Bóthar and the MDGs
Of course, no NGO can claim to work in a way that is focused 100% on the achievement of the eight MDGs. However, if a development organisation is founded on sound principles and work practices, it will be seen that many aspects of its work contribute to the achievement of these goals.
In the case of Bóthar, it is possible to identify some such areas:
Goal 1: Poverty and hunger
The World Bank’s latest estimates show that 1.4 billion people in developing countries were living in extreme poverty in 2005.
Recent increases in the price of food have had a direct and adverse effect on the poor and are expected to push many more people – an estimated 100 million – into absolute poverty.
The proportion of children under five who are undernourished declined from 33 per cent in 1990 to 26 per cent in 2006. However, by 2006, the number of children in developing countries who were underweight still exceeded 140 million.
The MDG target of cutting in half the proportion of people in the developing world living on less than $1 a day by 2015 remains within reach for the world as a whole. However, this achievement will be largely the result of extraordinary success in Asia, mostly East Asia. In contrast, little progress has been made in reducing extreme poverty in sub-Saharan Africa.
New estimates released by the World Bank in August 2008 show that the number of people in the developing world living in extreme poverty may be higher than previously thought. Using a new threshold for extreme poverty now set at $1.25 a day (purchasing power parity) in 2005 prices, the Bank concludes that there were 1.4 billion people living in extreme poverty in 2005.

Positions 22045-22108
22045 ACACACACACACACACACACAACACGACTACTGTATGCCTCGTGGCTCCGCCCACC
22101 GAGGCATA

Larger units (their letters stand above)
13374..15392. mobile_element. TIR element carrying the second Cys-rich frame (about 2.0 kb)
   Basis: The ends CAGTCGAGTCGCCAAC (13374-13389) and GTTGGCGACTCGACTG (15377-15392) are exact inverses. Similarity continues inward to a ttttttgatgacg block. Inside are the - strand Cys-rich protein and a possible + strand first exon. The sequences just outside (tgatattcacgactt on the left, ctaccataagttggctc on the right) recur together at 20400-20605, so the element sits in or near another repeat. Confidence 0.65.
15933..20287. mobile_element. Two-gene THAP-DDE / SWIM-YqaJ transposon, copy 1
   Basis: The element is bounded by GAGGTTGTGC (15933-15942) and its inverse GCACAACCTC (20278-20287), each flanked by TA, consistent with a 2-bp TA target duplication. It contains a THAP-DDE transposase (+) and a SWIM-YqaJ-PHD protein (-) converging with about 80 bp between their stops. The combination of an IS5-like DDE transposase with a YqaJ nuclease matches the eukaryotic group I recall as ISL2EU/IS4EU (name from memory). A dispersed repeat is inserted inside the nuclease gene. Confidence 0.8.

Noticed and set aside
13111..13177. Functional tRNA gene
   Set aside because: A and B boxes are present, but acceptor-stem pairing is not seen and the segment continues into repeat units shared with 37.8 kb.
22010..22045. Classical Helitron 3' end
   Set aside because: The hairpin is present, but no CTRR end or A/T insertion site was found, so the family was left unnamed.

Based on these data, poverty rates are estimated to have fallen from 52 per cent in 1981 to 42 per cent in 1990 and to 26 per cent in 2005. Over a 25-year period, the poverty rate in East Asia fell from nearly 80 per cent to under 20 per cent. In sub-Saharan Africa, the poverty rate remained constant at around 50 per cent.
Even though the proportion of people worldwide suffering from malnutrition and hunger has fallen since the early 1990s, the number of people lacking access to food has risen. With recent increases in food prices, it is estimated that 1 billion people will go hungry, while another 2 billion will be undernourished.
Eastern Asia, notably China, was successful in more than halving the proportion of underweight children between 1990 and 2006. In contrast, and despite improvements since 1990, almost 50 per cent of children are underweight in Southern Asia. This region alone accounts for more than half the world’s undernourished children, while the majority of countries making the least progress in reducing child malnutrition are in sub-Saharan Africa.